King's `dream' speech belongs to all, not just his family

May 20, 1999|By Ellen Goodman

BOSTON -- At first it sounds like a question for a panel of philosophers: Who owns a dream? What happens when a vision that's formed in the words of one person is released like a balloon into the air to be shared with everyone? Whose property is it then?

The dream in this case was described by Martin Luther King Jr. Standing before a crowd of 200,000 at the Lincoln Memorial on that August day in 1963, he found the language to match the moment. "I Have a Dream," he told the country in a speech that became a part of our collective eloquence, as much a part of our heritage as the Gettysburg Address.

King had a gift. Now people are wrangling over the value of that gift.

Today the question of dreamers and owners, words and property, history and money, has been set before a panel of three judges in Atlanta. The King family is asking an appeals court to rule that CBS must pay them to use the dream speech in a documentary sold on videotape. They claim that they -- not the public -- own King's words.

For years, the King family has been protective or litigious -- choose one or the other. They sued and settled with Henry Hampton, who produced the "Eyes on the Prize" documentary. They sued and settled with USA Today. They regard themselves as keepers of the legacy . . . and the accounting books.

Drum major for justice

In 1963, no one would have believed there was money to be made from civil rights history. In his lifetime, King was interested in justice, not profit. His family at times lived on the salary of a $6,000-a-year minister. He contributed everything, even his Nobel Prize money, to the Southern Christian Leadership Conference.

When King was assassinated, the sum total of his estate was a $50,000 insurance policy bought for him by singer Harry Belafonte. That, plus his words.

Big deals

These words are what the family lawyers call "intellectual property." It's property that will soon be worth an estimated $50 million from multimedia deals, licensing and real estate.

I do not mean to suggest that the family is in the protection racket solely for the money. Schools are granted the use of the "dream" speech freely. At the same time, one of the many lawsuits was against a company that wanted to use King's image on refrigerator magnets.

It's not surprising that the family would resist the trivialization of a man's magnetism into a refrigerator magnet. It's far too easy in our culture to slip from being a martyr on a pedestal to a pop icon on a T-shirt. While we are talking about King and commercialism, it is fair to ask the difference between the family profit -- much of which goes to the Center for Nonviolent Social Change in Atlanta -- and CBS' profit.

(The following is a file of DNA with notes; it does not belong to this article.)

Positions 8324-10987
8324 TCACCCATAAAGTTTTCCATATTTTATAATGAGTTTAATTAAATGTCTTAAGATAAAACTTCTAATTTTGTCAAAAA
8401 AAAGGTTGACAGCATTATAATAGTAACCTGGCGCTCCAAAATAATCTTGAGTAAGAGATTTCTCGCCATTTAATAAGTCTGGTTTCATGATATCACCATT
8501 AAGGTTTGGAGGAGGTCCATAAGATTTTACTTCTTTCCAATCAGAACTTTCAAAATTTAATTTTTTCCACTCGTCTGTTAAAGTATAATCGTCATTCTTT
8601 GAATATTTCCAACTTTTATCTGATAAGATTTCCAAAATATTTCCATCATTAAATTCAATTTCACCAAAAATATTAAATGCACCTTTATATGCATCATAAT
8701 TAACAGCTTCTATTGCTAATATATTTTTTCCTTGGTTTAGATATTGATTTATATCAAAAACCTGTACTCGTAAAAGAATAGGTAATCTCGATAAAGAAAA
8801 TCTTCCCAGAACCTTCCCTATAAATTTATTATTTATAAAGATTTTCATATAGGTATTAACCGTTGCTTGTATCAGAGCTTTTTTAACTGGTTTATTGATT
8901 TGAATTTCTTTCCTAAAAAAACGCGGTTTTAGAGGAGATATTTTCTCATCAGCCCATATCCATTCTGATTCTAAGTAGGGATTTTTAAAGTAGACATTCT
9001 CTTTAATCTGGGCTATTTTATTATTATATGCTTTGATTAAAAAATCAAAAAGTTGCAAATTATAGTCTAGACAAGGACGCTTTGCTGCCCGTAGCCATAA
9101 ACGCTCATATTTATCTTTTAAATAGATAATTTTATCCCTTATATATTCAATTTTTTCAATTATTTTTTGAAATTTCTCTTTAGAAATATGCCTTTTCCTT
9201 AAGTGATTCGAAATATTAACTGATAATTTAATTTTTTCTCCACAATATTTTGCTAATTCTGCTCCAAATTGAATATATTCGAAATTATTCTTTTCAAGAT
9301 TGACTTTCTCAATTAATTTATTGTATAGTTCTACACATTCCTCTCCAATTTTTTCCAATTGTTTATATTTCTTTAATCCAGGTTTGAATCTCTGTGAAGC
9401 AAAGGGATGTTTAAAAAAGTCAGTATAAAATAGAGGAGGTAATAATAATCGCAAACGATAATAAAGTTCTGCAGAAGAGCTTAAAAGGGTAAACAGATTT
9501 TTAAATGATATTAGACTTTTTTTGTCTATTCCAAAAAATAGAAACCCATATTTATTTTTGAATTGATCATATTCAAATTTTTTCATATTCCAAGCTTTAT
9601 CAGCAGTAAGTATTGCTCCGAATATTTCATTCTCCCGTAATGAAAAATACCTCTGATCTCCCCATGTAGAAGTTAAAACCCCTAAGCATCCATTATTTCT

Property rights

But nevertheless there is still the little matter of public history and private property.

In the appeals court, the case will not be decided on the grounds of greed but of copyright law and free speech.

On the one hand, King gave the press advance copies of the speech; on the other hand, the most eloquent passages were extemporaneous. On the one hand, he copyrighted the speech after it was given; on the other hand, he characterized it as "a living petition to the public and the Congress."

Those of us who work with words for a living understand the desire to control our ephemeral "product." We are sensitive to the notion of intellectual property and do not take kindly to bootlegged editions of CDs or books or software that show up on black markets.

But Martin Luther King was not a rock star. Or a software designer. He was a preacher, a leader, a prophet, a martyr. He was, in every sense of the word, a public figure.

One day, 36 years ago, he gave voice to our collective idealism, and words to our best collective yearnings: "I have a dream that my four little children will one day live in a nation where they will not be judged by the color of their skin but by the content of their character."

This is not a private dream. It doesn't belong to his family estate. It belongs to all of us.

Ellen Goodman is a syndicated columnist.

Pub Date: 5/20/99

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